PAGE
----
With the rapid increase in the deposit accounts, the unclaimed deposit accounts also grow.  Death, migration, loss of income or loss of evidence of having an account could be the reasons. According to the Reserve Bank of India guidelines, the banks are required to display on their websites the list of unclaimed deposits and inoperative accounts with a view to enabling the public to search the list by name of the account.  

The total number of unclaimed deposit accounts with the banking sector is 112.50 lakh and the amount involved is Rs.2481.40 crore as on 31 March 2011. Around 15 years ago, the amount of unclaimed savings bank deposits was Rs.222.79 crore and the number of accounts was 96.71 lakh. (“Unclaimed Bank Deposits: Can’t rest in peace” in Industrial Economist, 30 October, 1998). Though there is an increase in the total amount, it is not alarming.

The amount involved in individual accounts being very small, the losers may be the people with  meagre incomes. It also includes small amounts of savings some SHGs have pooled together which are lying in banks as unclaimed deposits.  Gramin banks also have their own share of unclaimed deposits.  

The  list of unclaimed deposits of a gramin bank in north India, which had 19,531 such accounts, showed  that all types of depositors were listed, including primary schools, girls’ high schools, village panchayat offices, gram sarpanchs, village-level heads of small government departments, housewives and also a good number of SHGs. In a few cases, the SHGs were having more than one account. Such cases have negative implications for financial inclusion.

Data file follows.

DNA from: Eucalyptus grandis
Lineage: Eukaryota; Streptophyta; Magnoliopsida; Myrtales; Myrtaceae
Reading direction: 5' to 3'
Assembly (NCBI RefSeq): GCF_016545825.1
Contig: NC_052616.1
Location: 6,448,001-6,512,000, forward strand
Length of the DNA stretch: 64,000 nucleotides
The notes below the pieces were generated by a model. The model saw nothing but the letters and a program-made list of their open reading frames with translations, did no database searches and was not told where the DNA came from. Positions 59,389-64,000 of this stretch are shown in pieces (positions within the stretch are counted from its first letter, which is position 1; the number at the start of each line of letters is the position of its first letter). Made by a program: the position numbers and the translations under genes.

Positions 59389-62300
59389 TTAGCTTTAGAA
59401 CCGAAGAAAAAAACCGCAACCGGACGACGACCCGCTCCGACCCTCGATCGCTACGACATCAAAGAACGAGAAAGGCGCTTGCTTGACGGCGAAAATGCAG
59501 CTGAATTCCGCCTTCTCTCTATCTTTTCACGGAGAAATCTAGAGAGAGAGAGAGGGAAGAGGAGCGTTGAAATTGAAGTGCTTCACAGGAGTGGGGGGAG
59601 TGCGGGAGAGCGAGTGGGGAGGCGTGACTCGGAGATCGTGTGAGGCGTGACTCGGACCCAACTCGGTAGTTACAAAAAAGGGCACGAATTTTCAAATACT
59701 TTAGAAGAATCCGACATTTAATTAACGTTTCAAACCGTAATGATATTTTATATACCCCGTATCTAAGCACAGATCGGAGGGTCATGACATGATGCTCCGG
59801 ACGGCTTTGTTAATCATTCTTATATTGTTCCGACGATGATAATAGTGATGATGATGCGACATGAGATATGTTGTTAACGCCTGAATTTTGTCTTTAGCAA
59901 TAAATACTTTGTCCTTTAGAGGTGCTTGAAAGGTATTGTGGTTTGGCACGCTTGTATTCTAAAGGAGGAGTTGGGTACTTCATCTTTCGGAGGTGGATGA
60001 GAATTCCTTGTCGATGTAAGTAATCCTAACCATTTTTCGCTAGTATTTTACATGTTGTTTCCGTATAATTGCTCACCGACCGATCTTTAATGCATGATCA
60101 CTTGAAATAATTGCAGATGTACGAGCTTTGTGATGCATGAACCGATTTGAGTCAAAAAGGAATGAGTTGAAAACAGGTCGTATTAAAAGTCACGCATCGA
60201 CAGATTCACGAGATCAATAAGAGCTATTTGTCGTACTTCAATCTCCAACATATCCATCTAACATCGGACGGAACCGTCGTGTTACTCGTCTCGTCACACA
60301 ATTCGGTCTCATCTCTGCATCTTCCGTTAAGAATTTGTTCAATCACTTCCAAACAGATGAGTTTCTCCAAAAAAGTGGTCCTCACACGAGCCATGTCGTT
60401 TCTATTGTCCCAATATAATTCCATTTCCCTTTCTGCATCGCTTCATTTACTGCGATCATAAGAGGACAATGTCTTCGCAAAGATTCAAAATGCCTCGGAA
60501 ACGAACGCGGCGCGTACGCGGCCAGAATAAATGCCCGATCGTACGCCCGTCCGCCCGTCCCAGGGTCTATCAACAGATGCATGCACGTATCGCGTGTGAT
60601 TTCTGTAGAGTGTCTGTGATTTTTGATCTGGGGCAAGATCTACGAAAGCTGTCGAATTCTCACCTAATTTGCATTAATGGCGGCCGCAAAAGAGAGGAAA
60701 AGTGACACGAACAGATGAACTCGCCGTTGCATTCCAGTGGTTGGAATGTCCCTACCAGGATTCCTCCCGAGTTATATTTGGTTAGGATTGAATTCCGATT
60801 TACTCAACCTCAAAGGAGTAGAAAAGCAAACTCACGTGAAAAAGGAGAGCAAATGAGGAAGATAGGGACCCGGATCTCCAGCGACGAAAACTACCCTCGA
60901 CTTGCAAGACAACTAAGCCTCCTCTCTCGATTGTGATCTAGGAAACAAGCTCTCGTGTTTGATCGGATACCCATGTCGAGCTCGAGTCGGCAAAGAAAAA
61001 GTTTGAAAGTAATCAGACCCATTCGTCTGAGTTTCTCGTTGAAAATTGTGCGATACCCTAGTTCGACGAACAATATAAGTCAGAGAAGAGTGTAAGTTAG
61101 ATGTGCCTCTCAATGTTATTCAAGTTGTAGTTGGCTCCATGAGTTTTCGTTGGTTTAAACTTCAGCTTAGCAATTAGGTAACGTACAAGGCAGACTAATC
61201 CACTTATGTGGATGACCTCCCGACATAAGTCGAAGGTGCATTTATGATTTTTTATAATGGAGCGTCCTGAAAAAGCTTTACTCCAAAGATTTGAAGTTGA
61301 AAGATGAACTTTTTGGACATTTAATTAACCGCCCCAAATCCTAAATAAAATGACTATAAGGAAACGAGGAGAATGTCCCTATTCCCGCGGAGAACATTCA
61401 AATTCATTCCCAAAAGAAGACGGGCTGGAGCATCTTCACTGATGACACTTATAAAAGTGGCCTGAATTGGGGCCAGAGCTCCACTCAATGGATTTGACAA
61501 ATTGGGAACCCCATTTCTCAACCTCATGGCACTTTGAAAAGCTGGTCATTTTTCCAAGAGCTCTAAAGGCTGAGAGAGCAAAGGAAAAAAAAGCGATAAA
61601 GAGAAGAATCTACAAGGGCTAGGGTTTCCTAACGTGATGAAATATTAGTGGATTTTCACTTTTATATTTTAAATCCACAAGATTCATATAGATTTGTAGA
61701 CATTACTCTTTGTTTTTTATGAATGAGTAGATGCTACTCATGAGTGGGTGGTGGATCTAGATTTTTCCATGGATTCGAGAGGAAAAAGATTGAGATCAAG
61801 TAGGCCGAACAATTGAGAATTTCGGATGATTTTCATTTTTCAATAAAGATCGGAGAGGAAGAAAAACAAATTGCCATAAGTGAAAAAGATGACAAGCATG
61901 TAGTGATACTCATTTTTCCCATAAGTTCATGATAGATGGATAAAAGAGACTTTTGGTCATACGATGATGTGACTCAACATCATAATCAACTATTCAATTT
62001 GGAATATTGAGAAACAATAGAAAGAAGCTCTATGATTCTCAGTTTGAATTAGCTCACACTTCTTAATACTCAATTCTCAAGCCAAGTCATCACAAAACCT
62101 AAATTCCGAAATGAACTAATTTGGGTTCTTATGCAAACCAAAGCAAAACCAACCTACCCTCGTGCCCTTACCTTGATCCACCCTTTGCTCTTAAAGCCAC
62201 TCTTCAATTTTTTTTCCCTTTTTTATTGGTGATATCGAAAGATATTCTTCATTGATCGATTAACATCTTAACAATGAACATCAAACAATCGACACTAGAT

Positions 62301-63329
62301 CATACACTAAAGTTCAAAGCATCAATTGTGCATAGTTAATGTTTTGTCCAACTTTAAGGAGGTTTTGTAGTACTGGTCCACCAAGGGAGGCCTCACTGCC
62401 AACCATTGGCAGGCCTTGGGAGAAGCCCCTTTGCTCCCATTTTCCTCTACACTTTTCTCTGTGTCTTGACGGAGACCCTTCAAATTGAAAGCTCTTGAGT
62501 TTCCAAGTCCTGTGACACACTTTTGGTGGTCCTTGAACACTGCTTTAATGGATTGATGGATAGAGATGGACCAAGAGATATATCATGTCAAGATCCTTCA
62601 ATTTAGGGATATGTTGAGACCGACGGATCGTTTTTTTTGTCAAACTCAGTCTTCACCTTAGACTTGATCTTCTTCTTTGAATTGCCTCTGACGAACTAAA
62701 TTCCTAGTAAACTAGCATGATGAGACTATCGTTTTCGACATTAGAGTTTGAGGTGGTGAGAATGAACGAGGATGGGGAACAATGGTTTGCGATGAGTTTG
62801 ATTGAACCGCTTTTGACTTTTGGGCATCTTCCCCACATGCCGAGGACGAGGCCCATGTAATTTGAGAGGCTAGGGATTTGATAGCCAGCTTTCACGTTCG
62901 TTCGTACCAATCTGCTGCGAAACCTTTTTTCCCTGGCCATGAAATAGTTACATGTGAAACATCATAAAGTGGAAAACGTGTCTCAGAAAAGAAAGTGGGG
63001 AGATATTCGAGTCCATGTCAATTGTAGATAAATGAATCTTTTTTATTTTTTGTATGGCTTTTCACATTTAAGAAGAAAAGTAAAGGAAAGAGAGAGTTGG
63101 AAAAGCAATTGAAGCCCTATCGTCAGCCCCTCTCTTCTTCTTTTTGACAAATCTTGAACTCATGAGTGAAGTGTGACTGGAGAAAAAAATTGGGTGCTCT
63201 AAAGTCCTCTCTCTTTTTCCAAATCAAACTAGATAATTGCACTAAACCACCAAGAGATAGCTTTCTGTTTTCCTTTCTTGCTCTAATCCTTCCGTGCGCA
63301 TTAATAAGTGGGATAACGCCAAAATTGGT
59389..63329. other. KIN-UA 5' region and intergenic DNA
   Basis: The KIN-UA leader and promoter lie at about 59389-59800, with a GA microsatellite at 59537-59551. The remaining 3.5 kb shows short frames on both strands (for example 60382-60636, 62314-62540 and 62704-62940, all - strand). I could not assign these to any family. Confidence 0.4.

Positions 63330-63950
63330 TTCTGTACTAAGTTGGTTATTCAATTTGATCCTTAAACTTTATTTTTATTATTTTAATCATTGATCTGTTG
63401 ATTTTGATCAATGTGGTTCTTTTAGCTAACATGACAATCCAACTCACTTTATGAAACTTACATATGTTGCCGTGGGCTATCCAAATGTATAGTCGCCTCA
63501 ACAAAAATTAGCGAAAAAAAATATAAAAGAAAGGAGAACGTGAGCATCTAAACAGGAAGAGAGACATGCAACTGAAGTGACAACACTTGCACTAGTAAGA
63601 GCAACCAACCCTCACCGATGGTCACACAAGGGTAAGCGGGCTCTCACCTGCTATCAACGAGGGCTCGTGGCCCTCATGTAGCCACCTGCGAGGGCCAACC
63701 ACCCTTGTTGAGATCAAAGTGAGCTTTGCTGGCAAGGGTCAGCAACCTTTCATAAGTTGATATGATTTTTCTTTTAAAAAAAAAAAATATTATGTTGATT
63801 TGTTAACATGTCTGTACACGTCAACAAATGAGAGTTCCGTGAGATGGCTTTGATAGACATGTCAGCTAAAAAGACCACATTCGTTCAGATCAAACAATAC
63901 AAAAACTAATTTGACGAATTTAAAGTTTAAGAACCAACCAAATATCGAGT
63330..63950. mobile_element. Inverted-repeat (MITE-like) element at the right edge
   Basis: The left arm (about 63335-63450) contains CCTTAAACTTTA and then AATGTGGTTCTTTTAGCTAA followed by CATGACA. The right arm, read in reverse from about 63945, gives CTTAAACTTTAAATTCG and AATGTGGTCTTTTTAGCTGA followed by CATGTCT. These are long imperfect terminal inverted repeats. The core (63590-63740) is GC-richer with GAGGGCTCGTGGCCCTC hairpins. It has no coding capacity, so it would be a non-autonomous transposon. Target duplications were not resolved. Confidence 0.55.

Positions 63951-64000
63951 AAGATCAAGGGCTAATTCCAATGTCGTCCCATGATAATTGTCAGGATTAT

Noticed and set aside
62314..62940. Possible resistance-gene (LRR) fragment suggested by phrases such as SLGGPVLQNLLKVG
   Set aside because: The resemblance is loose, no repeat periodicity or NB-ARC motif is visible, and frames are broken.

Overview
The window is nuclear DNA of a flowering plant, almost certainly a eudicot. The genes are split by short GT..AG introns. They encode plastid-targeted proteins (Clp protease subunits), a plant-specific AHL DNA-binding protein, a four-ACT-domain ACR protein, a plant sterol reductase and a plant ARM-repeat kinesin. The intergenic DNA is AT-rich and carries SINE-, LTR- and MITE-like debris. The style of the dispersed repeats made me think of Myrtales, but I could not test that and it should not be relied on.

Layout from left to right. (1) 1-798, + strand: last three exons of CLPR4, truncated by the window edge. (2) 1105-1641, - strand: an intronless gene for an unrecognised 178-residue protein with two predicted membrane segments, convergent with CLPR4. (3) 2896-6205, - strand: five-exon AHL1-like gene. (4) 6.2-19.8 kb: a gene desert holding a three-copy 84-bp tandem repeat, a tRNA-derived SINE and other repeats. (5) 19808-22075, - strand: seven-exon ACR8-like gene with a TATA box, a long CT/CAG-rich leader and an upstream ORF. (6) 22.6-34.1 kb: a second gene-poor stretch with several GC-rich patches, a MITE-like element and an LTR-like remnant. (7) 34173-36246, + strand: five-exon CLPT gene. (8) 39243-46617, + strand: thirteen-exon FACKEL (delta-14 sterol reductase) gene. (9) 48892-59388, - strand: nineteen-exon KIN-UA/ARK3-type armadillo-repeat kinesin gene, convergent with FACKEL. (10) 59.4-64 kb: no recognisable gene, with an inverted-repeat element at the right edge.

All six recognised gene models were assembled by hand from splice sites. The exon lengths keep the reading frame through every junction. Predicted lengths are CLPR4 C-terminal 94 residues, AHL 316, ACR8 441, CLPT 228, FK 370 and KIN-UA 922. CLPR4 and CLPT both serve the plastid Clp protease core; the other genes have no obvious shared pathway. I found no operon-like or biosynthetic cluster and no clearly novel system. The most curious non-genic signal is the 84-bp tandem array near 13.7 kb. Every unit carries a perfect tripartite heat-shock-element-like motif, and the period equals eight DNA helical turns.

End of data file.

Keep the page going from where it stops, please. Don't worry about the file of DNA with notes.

Author :
Reported On :
Sector :
Shoulder :
RELATED NEWS
ABOUT IE
IE, the business magazine from south was launched in 1968 and pioneered business journalism in south. Through the 45 years IE has been focusing on well-presented and well-researched articles. When giants in the industry stumbled to keep pace with the digital revolution, IE stayed affixed embracing technology.
Read more
 
PRIVACY POLICY
Economist Communications Ltd is committed to ensuring that your privacy is protected.
Read more
TERMS AND CONDITIONS
You agree that your use of this Website and the purchase of the magazine will be governed by these terms and conditions.
Read more
 
CONTACT US
S-15, Industrial Estate,
Guindy,
Chennai - 600 032.
PHONE: +91 44 22501236
EMAIL: indecom1968@gmail.com